Editorial: William Barr gives aid and comfort to Trump’s conspiracy theories
On Wednesday, in an all too typical rant, President Trump told reporters that the investigation of possible collusion between his campaign and Russia was an “illegal investigation,” ”treason” and an “attempted coup.” He expressed satisfaction that Atty. Gen. William Barr was “going back to the origins of exactly where this all started. Because this was an illegal witch hunt and everybody knew it.”
Trump was able to portray Barr as his ally in exposing a “witch hunt” because on Tuesday the attorney general had told a House subcommittee that he was “reviewing the conduct” of the Russia investigation. Never mind that, as Barr acknowledged, Michael Horowitz, the Justice Department’s respected inspector general, has already been investigating the investigation, with a particular focus on whether there were improprieties in the way the FBI obtained a warrant to conduct surveillance of Carter Page, a former Trump campaign advisor with connections to Russia.
Barr’s decision to conduct his own inquiry into the origins of the Russia investigation is at best premature. At worst it is partisan and unprofessional, transparent pandering to the president who appointed him and the congressional Republicans who have endlessly agitated to discredit the Russia investigation.
Barr reinforced the latter impression on Wednesday when he told the Senate Appropriations Committee that “spying did occur” during FBI scrutiny of people associated with the Trump campaign. This echoed another Trump theme: that his campaign was spied on for political reasons. As he tweeted last year: “SPYGATE — a terrible thing!”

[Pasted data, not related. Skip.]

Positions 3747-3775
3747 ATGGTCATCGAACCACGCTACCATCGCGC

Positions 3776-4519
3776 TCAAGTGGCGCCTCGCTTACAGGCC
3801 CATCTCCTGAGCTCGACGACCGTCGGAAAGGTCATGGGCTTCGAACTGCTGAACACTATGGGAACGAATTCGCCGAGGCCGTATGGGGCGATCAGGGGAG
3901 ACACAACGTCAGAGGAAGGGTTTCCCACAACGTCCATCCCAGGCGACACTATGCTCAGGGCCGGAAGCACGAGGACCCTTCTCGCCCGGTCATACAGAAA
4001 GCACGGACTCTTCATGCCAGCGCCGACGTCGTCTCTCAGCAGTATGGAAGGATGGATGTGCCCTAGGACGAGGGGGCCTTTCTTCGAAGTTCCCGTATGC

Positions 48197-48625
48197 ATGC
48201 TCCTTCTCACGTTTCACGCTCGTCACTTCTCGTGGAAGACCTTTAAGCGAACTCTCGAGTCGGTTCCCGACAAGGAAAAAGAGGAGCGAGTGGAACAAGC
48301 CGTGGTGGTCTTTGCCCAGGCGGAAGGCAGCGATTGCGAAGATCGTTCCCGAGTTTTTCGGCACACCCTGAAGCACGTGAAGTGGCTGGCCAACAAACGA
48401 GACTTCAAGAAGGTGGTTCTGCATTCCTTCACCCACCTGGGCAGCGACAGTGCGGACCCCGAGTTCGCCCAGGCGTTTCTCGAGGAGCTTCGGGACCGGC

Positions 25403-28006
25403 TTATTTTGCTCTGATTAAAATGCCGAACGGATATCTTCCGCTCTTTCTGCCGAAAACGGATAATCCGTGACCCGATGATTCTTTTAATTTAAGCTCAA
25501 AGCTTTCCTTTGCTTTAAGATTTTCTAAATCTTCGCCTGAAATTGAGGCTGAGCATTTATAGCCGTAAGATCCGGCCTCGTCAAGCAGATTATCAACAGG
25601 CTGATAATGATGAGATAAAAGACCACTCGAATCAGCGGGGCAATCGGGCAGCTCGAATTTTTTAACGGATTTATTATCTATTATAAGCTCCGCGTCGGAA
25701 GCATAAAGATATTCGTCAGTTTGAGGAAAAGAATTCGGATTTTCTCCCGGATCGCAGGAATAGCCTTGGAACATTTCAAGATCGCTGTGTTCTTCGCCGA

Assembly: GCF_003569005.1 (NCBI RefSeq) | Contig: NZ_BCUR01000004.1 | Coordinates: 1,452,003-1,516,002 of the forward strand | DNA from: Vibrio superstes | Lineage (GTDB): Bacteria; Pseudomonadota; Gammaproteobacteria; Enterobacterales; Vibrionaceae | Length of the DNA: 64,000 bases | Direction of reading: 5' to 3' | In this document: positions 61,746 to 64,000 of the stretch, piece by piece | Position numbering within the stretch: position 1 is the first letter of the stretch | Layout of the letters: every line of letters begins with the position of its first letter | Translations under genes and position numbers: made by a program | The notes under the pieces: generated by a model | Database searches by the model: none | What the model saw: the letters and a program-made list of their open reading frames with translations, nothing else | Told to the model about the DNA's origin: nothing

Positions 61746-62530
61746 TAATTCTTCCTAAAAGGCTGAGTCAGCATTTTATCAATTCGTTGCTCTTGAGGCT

To be fair, Barr added that “I am not saying that improper surveillance occurred. I am saying I am concerned about it, and I am looking into it. That is all.” Yet Barr is smart enough to realize that his reference to “spying” would be interpreted as an endorsement of Trump’s conspiracy theories about a partisan witch hunt.
The attorney general already faces skepticism about his independence because of the way he handled the release of special counsel Robert S. Mueller III’s report. Barr issued only a four-page summary of Mueller’s “principal conclusions” and, although he says more of the 400 pages will be made public in the next few days, he has resisted demands that he provide Congress and the public with an unredacted version. He has only widened his credibility gap with this gratuitous decision to revisit the origins of the Russia investigation and his loose talk about “spying.”
When this page endorsed Barr’s confirmation in February, we noted that it involved a “leap of faith.” If Barr wants to keep faith with those who hoped for the best from his appointment, he must watch his words and his actions.
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